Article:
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Henning: Tigers just beginning their makeover for 2016

Lynn Henning
The Detroit News
Daniel Norris

Notes, thoughts, items after the Tigers kicked off their Going Out of Business (2015, anyway) sale Thursday with a big return from the Blue Jays in exchange for David Price:

The market was ripe for Tigers to do some essential dealing. 

The idea you could trade a pitcher, any pitcher, for 8-10 weeks of paydays and get in return three creditable young left-handed starters proves the Tigers were shrewd to sell their billboard free-agents-to-be.

It also says this 2015 deadline market could deliver one of the higher-yield trade crops in memory. And that the Tigers’ timing probably couldn’t have been better.

Getting three prospects carrying scouting reports as heavy as the Tigers pulled from Toronto in Thursday’s Price swap is enormous. It speaks to how badly Toronto craves simply a shot at the postseason. It speaks to Price’s star status. It speaks to the Tigers’ luck at a time when their pitching, their lifeblood, was at the lowest point it has been since Dave Dombrowski began rebuilding Detroit’s baseball team in the early 2000s.

Now the Tigers can expect something flashy in exchange for a position player who stands to offer nearly as much cachet as Price: Yoenis Cespedes. It won’t be personnel that matches Detroit’s haul for Price – ace starters trump outfielders any day when it comes to trade packages.

But it’s conceivable, by the time Friday’s shopping aisles close at 4 p.m., Dombrowski will have dramatically re-crafted a team and its forecasts for 2016 and beyond. He continued the makeover on Thursday night, dealing closer Joakim Soria to the Pirates for minor-league shortstop JaCoby Jones.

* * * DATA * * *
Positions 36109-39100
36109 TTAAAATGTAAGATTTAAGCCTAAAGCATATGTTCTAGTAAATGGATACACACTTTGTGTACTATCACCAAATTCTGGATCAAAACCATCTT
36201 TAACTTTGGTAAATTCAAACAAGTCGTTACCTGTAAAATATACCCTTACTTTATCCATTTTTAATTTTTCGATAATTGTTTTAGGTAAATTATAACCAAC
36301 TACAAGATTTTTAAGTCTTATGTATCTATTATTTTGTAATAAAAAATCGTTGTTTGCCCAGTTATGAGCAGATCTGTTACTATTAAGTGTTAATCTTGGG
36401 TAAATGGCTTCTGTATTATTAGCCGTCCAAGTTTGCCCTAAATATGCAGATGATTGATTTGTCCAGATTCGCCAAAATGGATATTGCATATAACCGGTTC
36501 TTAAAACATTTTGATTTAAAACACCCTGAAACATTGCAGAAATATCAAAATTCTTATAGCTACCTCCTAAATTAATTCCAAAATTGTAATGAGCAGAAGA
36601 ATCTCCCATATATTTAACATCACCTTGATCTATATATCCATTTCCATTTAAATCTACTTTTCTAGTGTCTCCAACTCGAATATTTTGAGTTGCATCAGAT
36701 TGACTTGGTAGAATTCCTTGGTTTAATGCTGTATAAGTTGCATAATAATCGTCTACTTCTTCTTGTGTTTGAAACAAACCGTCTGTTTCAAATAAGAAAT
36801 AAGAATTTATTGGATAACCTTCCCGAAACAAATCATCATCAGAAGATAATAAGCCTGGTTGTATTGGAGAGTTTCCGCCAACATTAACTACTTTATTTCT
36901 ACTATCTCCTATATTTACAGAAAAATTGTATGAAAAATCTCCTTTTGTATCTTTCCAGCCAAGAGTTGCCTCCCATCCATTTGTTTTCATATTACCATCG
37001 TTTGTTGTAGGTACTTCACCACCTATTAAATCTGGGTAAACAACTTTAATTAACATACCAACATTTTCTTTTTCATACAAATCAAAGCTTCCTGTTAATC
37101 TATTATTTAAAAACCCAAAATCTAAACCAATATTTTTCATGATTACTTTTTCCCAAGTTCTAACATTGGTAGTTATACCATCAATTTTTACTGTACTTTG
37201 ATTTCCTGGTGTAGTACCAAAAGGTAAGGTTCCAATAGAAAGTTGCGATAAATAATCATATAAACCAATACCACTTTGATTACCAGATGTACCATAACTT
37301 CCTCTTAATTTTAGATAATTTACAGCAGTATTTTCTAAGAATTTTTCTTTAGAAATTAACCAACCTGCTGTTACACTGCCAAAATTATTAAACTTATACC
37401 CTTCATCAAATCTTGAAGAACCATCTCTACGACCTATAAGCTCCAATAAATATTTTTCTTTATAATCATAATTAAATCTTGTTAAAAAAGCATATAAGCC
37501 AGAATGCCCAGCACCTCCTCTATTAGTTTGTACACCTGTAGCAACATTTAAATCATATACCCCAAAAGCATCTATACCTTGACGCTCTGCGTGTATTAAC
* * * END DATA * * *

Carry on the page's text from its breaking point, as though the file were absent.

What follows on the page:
That’s what Tigers owner Mike Ilitch authorized, probably to his benefit and to that of Tigers Nation, when he gave Dombrowski the go-ahead Wednesday to turn Detroit’s 2015 baseball disappointment into a potentially longer-term gain.

Dombrowski doesn’t figure to stop with Price, Soria and Cespedes. Rajai Davis, Alex Avila, and maybe others are probably on the block and in line for what could become the Tigers’ biggest midseason makeover in memory.

Dombrowski probably earned an extension with Ilitch’s trade edict. 

Neither of the relevant parties has said a word about Dombrowski’s future in Detroit. His contract expires this year, the extension of which figured to be a formality until a bad, sad season at Comerica Park began to unravel.

It was possible 14 years might have been considered by either Ilitch or by Dombrowski to have been long enough. It’s a long time in professional sports for an owner and a GM to co-exist, even when life has been as good as it has been, relatively speaking, for the Tigers during this past 10 seasons.

Now one would expect Ilitch and Dombrowski to move forward. When an owner entrusts his front office to begin a remodeling effort as expansive as this week’s do-over stands to be, it suggests the owner wants that same general to see it through. To add parts. To subtract contracts and maybe some previously indispensable players.

To give the customers, above all, a new product designed to compete and to keep turnstiles spinning.